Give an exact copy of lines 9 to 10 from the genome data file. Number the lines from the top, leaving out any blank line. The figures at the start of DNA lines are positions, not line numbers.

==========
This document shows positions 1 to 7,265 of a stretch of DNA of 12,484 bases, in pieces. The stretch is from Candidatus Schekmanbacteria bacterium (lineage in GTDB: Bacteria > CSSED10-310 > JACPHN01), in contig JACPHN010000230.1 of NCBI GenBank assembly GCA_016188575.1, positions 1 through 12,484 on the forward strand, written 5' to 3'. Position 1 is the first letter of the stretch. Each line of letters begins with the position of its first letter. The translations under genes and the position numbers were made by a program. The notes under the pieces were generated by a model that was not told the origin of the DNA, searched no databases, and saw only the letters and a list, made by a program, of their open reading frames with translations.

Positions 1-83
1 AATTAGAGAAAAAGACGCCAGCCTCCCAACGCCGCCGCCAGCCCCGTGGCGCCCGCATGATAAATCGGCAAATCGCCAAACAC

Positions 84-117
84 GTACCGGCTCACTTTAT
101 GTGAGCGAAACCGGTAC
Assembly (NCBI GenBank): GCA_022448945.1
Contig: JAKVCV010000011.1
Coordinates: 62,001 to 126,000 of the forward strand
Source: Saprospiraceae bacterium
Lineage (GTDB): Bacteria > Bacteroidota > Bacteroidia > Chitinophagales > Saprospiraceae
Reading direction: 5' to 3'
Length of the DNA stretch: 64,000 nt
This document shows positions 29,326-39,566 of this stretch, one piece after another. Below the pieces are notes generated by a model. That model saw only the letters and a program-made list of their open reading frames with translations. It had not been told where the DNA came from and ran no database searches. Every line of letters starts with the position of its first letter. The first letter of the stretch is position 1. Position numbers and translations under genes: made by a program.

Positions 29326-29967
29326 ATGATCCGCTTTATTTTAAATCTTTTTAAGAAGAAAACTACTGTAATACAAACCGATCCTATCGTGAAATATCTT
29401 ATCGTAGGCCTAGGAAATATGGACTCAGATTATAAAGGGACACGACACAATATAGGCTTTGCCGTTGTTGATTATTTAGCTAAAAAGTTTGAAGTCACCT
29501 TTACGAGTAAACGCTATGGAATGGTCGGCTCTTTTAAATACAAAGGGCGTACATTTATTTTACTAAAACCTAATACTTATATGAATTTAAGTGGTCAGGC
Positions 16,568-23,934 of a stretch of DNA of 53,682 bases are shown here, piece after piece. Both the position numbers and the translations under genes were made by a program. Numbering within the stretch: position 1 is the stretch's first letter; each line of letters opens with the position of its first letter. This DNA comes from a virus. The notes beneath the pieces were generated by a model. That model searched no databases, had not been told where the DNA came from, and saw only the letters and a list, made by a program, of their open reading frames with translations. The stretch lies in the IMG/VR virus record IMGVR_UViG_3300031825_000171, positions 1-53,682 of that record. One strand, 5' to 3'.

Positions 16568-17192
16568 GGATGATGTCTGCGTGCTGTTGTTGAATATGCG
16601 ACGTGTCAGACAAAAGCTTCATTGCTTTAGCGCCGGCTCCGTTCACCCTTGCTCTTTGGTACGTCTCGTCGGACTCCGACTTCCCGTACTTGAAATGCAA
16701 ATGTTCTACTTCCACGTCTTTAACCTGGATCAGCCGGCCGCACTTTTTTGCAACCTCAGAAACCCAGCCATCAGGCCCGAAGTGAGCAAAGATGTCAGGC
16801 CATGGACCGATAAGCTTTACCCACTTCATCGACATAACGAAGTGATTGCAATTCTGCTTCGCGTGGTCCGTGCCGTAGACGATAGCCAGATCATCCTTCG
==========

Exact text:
Coordinates: 62,001 to 126,000 of the forward strand
Source: Saprospiraceae bacterium